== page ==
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  1. The Points of Concepts: Their Types, Tensions, and Connections.Matthieu Queloz - 2019 - Canadian Journal of Philosophy 49 (8):1122-1145.
    In the literature seeking to explain concepts in terms of their point, talk of ‘the point’ of concepts remains under-theorised. I propose a typology of points which distinguishes practical, evaluative, animating, and inferential points. This allows us to resolve tensions such as that between the ambition of explanations in terms of the points of concepts to be informative and the claim that mastering concepts requires grasping their point; and it allows us to exploit connections between types of points to understand (...)
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  • Reading the Minds of Others: Radical Interpretation and the Empirical Study of Childhood Cognitive Development.Manuela Ungureanu - 2004 - Dialogue 43 (3):527-554.
    RÉSUMÉ: Le point de vue de Davidson sur les concepts de croyance et de signification implicites dans nos pratiques d’attribution de croyance et de signification peut à bon droit être mis à l’épreuve par une élucidation de ses rapports avec la psychologie empirique. Mais une telle mise à l’épreuve n’a de valeur que si elle confronte d’abord l’id’e reçue voulant que sa position a peu ou pas de liens avec l’etude empirique du développement cognitif. Je défends ici une approche du (...)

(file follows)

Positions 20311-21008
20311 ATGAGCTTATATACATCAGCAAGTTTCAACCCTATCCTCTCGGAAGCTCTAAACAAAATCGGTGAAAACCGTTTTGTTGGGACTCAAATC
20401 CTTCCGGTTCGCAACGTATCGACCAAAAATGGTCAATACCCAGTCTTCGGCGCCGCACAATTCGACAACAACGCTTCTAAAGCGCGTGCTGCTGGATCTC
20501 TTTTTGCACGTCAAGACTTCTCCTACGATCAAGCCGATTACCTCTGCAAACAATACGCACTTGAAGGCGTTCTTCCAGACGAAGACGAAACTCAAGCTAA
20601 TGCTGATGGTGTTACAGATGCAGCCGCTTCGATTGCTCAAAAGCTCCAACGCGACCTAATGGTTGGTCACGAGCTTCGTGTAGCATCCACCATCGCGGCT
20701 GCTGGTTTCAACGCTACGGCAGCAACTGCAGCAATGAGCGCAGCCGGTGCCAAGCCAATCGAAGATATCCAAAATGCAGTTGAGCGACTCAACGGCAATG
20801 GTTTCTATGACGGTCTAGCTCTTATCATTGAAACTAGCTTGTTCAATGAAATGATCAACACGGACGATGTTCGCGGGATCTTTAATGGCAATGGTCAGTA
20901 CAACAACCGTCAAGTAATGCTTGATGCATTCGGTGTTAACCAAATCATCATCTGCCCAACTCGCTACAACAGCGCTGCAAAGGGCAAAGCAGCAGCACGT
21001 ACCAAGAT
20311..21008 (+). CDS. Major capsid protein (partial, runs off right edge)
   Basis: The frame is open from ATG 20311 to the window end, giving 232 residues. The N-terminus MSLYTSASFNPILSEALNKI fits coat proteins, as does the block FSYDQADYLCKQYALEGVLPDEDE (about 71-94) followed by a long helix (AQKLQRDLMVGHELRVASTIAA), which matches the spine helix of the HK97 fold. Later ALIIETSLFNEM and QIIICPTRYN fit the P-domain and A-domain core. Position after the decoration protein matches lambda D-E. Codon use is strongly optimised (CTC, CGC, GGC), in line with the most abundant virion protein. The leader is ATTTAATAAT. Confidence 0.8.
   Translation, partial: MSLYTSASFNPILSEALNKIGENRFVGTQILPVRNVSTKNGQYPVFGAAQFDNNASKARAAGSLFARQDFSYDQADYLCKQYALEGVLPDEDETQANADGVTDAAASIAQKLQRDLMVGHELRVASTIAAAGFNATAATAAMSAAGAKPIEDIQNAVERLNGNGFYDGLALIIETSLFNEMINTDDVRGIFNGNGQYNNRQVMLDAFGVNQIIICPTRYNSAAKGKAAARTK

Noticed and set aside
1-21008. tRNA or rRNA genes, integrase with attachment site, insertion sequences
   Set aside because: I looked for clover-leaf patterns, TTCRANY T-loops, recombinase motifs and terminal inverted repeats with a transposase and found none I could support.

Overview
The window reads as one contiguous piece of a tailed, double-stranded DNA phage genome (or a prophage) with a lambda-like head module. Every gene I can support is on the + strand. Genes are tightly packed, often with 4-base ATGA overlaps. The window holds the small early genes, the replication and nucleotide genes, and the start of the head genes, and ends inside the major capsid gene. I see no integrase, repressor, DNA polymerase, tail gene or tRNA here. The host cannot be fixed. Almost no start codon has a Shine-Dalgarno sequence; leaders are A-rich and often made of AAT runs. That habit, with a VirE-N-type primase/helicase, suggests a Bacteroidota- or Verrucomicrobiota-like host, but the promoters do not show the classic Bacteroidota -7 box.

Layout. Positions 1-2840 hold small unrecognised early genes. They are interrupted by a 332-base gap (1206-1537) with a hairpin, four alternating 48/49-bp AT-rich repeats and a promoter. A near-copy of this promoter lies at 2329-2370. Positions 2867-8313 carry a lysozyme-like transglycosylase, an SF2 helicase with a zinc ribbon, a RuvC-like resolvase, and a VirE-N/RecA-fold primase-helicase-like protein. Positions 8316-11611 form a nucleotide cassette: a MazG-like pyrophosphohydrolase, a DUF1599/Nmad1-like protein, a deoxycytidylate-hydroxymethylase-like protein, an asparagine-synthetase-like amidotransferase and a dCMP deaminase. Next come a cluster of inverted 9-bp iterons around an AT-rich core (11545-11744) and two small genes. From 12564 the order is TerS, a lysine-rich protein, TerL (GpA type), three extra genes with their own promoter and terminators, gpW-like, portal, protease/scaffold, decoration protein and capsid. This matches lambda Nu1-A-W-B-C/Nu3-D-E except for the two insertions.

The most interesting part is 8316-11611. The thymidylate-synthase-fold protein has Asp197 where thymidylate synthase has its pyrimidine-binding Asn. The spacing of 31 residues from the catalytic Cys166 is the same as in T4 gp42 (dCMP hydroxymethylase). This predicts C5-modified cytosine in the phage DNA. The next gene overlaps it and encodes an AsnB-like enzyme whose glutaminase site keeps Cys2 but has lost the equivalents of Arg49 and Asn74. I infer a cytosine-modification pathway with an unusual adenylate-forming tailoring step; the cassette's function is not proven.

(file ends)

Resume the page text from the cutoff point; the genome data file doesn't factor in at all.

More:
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  • The Communicative Significance of Beliefs and Desires.Uku Tooming - 2014 - Dissertation, Universitatis Tartunesis
    When we think about what others believe and want, we are usually affected by what we know about their attitudes. If I’m aware that another person believes something, I have an opportunity to agree or disagree with it. If I think that another person wants something, I can endorse or disapprove of her desire. The importance of such reactions to attributed beliefs and desires has thus far been overlooked in philosophy of mind where the focus has been on explanatory and (...)